Millennials are creatives. Now, you could have one of three reactions to that statement. 'YES!' or 'I wish.' or 'Heck no.' Obviously I wouldn't be writing this blog if I didn't agree with that first ecstatic expression of solidarity. Yes. I believe that creativity is in our DNA. I believe that not only are all Millennials capable of creative feats but we are one of the most creative generations yet.
For nearly ten years I lived with this idea that I’m not Māori enough to be Māori. Not because anyone told me that, rather I joined all the Maori groups at University and then discovered the term ‘Plastic Māori’ and could never quite shake the feeling that I was one.
I was lacking protein in my diet. Yes I know, me, someone who often eats steak for breakfast was lacking in protein, but when you take into account the amount of physical activity I do and what my body is trying to maintain it is not surprising. So what did we do about it?
Health to me comes in many aspects, the food I eat, the amount I move and the thoughts I have. Of late from listening to podcasts, reading a wide variety of articles and attending seminars with Ben Warren and Dr Libby, the importance of gut health and what affects the gut have moved further and further to the top of my consciousness.
Right now I will bring in the idea of a simple grounding practice that everyone - no matter what their journey - can start with and implement everyday to help bring more peace to their lives, so more love and happiness can be felt, more frequently and for longer periods of time.
What can we learn from street art that will help us #LiveLit? It seems that Hamilton’s own brand of street art is not only about protest. It’s about celebration. The BOON Festival can teach us to find art where we are, in the here and now. To make art out of our everyday. To be the artists we want to see in Aotearoa.
My mission is to ensure all New Zealanders can access affordable and effective government relations services. If we all get a bit better at engaging with Parliament then our political leaders will be in a position to better respond to the will of the people.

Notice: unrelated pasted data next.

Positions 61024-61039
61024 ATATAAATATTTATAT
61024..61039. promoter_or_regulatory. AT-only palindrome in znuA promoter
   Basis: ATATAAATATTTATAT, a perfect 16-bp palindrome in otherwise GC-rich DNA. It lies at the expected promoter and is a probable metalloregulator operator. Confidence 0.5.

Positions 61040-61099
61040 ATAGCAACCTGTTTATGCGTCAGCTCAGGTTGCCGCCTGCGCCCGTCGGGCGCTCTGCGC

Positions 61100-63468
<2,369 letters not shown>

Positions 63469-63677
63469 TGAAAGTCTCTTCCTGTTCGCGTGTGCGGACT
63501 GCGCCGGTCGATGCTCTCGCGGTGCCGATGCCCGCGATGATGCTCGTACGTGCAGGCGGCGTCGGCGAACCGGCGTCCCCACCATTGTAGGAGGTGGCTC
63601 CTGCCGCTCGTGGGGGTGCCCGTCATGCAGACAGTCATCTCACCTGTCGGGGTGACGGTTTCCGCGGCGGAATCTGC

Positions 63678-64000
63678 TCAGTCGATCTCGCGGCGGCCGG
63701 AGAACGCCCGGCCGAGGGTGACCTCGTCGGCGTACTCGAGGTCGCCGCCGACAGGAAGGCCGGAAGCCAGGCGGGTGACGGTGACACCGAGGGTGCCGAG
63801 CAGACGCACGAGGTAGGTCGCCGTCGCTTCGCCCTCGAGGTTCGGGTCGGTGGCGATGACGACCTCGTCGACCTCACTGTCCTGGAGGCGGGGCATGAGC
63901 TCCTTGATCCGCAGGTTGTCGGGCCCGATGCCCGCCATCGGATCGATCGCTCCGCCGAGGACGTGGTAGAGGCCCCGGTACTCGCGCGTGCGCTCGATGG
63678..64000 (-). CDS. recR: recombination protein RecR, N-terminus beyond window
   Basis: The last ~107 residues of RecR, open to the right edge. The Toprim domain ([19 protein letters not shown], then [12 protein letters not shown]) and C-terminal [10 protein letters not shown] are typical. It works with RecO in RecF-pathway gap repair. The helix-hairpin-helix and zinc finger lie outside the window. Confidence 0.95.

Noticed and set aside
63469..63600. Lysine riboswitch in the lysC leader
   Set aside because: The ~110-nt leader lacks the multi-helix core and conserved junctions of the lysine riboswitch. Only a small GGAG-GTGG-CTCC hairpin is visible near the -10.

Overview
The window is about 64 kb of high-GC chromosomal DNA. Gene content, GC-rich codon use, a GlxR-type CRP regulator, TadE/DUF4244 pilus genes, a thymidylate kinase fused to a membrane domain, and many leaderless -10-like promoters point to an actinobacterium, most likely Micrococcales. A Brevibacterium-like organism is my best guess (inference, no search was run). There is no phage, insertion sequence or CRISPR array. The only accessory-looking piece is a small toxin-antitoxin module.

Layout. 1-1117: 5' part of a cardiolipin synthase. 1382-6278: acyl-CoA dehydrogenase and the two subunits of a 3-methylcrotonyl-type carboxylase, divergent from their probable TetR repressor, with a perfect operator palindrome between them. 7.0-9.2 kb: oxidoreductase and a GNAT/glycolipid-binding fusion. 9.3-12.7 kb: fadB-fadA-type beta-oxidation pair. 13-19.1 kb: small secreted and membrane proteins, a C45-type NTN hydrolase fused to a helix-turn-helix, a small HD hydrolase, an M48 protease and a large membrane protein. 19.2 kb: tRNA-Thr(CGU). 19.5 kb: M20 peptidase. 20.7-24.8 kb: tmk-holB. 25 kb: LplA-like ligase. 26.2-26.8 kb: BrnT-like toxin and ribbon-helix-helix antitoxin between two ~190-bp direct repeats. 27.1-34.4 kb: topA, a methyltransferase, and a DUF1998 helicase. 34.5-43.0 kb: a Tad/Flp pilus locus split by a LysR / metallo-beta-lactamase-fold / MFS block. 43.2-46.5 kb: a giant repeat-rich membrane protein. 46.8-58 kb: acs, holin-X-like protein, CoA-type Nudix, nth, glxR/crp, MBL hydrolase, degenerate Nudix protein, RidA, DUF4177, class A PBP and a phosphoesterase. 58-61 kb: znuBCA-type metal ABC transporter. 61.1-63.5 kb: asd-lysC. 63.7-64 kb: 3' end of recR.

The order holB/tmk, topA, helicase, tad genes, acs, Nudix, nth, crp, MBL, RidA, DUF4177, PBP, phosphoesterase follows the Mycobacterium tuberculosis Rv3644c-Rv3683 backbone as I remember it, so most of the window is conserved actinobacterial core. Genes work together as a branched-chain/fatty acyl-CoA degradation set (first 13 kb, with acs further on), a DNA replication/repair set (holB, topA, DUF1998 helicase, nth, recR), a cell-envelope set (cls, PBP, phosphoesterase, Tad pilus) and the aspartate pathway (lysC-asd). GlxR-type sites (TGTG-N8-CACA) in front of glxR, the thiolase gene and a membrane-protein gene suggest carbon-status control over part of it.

Dream big and work hard, but at the end of the day, remember that this ‘race’ that we tend to get caught up in is only against ourselves. Pace yourself, set your own goals, and you’re already on your way to better living, loving and leading.
2018 is here! And with it comes a whole new year of inspirational blogging. Seed is proud to host a space that has become home to the words of writers, creatives, adventurers, sportspeople and leaders of all kinds. So we want our first post of the year to celebrate the incredible voices that have shared their thoughts and stories with us.
I am super passionate about our unique human qualities and the inner strength we have. We were all created equal and it is only in our minds, that we disbelieve the potential we harness. Having spoken to many people from all walks of life through my coaching, I have taken to writing as a tool to help understand myself better and to open conversations about topics that seem to come up time and time again. I also talk from personal experiences and I share what I have learnt.
I’ll be the first to admit that it isn’t always realistic to shop ethically and locally all the time, but it’s worth considering. For this month’s blog post, I’ve chosen to profile a few local creatives who craft beautiful things that are worth sharing with your loved ones this holiday season.
If there is something I almost cannot live without, it's lists. And my favorite kind of list is the book list. So I have audaciously put together a list of 20 books that I think are worth picking up this summer. It's an entirely subjective list. But whether you're looking for a bestseller, a classic, something a little out of left field, or you're prepping for that next book to screen adaptation, I hope there is something in this list for you.